Cut a whole chicken (about 3.5 lbs) in half lengthwise, removing the backbone, or buy a couple of split broilers. Season the chicken. Doesn't matter how. BBQ rub, , Asian, Mexican or just S&P.....whatever you're in the mood for will work. You can do this 30 minutes before cooking, or the day before.

I like to use wood chips with my charcoal. Again, doesn't matter what kind. Soak them in cold water for 30-60 minutes before using.

When it's time to cook, fill a chimney starter with charcoal and let it burn until all the coals are ashed over. Pour the charcoal into the kettle, half on each side, leaving the center empty. Put the lid on the grill and let the coals cool down a bit, probably about 10 minutes.

Lay your chicken halves, cut side down, directly over the hot coals, one on each side. Put the lid back on and let them cook just long enough to develop a nice color, about 5 minutes per side. Depends on how hot the coals are.

Move the chicken into the center of the grill (indirect heat). Add your wood chips to the charcoal (yes, drain them first), close the lid and walk away. Drink a beer or watch one inning of baseball or both. Go back in about 20 minutes and turn the chicken. Drink another beer or watch another inning of baseball or both. After another 20 minutes, baste the chicken with whatever you like; bbq sauce, Italian dressing, apple juice.....doesn't matter. Lastly, if the skin doesn't look crispy, move the chicken halves back over the coals. That will probably be your last step. When it's done, the leg half will pull easily away from the breast half.

What I like about this method is that it eliminates the problem of different size pieces being done at different times. Also, using halves and indirect heat I've never had the breasts dry out on me.

Hope this helps someone this summer.

Pioli Zombie
05-23-2009, 12:50 PM
He said breasts. Tee hee
Posted via Mobile Device

RJ
05-23-2009, 12:57 PM
For those who aren't lucky enough to have quality smoking wood nearby (like me, for instance) I've had good luck with this company. They have good selection and their prices are low compared to other online shops. Basically, they don't gouge you on the shipping costs.


http://www.smokinlicious.com/index.php?The%20Basics%20of%20Smoking

Fire Me Boy!
05-23-2009, 01:21 PM
I really like the traditional mustard and vinegar South Carolina sauces, but yeah, it's not like the Rockies are the mecca of BBQ by any stretch. Most places seem to follow a Memphis style versus a KC style, and that's why I was thinking about getting a little more involved from a competition perspective.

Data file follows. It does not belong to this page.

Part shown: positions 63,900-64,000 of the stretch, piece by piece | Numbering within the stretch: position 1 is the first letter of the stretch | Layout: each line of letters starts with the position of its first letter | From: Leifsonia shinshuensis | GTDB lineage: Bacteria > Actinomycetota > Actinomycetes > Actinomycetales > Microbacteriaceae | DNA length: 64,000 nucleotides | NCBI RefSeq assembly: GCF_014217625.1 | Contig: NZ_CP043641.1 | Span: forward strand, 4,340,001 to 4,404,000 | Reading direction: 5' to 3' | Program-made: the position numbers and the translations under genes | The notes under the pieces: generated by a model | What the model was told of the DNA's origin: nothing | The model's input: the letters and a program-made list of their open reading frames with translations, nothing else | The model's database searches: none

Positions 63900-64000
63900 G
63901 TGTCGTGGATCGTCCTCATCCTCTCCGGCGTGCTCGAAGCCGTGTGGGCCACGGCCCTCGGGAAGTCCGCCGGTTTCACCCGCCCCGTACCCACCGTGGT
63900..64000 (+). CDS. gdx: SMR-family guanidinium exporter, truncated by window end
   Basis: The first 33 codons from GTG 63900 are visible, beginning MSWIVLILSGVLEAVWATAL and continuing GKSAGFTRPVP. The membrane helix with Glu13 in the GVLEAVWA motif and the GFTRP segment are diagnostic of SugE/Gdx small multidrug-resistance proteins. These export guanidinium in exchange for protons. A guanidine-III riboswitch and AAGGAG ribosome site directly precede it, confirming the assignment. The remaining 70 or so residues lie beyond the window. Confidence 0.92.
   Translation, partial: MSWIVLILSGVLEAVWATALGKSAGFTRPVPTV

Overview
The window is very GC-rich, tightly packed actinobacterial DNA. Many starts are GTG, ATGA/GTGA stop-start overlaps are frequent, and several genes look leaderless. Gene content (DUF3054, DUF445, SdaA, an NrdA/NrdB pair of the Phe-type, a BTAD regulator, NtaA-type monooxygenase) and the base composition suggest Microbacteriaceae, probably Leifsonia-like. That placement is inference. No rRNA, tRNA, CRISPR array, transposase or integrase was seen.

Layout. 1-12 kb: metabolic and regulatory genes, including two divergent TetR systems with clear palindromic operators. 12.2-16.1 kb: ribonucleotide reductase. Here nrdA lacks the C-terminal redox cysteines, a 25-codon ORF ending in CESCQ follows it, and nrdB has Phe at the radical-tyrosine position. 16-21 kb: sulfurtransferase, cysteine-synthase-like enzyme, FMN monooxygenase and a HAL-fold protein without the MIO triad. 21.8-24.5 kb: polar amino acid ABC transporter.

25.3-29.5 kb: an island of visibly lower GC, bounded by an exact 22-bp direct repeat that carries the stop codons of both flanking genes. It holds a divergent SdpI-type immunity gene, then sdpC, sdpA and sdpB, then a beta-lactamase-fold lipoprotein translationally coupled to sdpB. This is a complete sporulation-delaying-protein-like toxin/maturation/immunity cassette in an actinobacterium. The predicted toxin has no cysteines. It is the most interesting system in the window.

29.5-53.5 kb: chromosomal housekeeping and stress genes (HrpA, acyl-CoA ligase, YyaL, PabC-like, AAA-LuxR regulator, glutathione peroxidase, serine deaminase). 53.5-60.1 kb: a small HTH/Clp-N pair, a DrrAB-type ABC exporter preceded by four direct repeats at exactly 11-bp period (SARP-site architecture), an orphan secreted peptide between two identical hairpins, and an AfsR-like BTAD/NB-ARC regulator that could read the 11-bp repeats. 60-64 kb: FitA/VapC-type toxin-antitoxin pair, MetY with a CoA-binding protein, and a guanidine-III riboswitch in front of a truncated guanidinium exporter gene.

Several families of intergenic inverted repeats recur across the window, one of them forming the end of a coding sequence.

Also, as an additional question, should I stick with Baby Backs versus shorts or the like on the pork ribs? Sometimes going beyond the norm can bring a little attention, versus just heading down the same road as everyone else.

Personally, if you're doing ribs I'd go for St. Louis cut spare ribs. More meat to bone ratio than baby backs.

damaticous
05-23-2009, 03:22 PM
I'm on a competitive BBQ team and my first advice if you want to compete is make a list of all things you need, or do a competition close to your house, or have cash on hand. You will inevitably forget/need all kinds of equipment, spices, utensils, etc.

As for how to prepare BBQ for competitions, what you and your buddies think is awesome Q probably won't do well in a competition. You're being judged by all sorts of palates. The middle of the road is the high road.

Beef ribs are not normally part of a BBQ competition if it's a sanctioned event (or you live in Texas, I suppose). There are the four standard meats: pork ribs, pork butt/shoulder, chicken, brisket. There are usually a couple of other non-sanctioned events at most contests like sausage, or hot wings, or something a little different from the official meats.

Take a judging class. You'll get a better idea what the judges are looking for.

But most of all, have fun. BBQ competitions are a blast whether you finish in the Top 10 or dead last.

Great Advice!!!!

I've only competed once. did Horrible!!! I came in second to last place and that was only because the last place team didn't show up. ROFL

Anyway, I wanted to see what a competition was all about. it's very light hearted, fun, and extremely interesting.

It's really neat seeing everyone's rigs and how they smoke the meet and with what wood. It's also interesting, and kind of weird, meeting people that are so competitive in the art of true BBQing.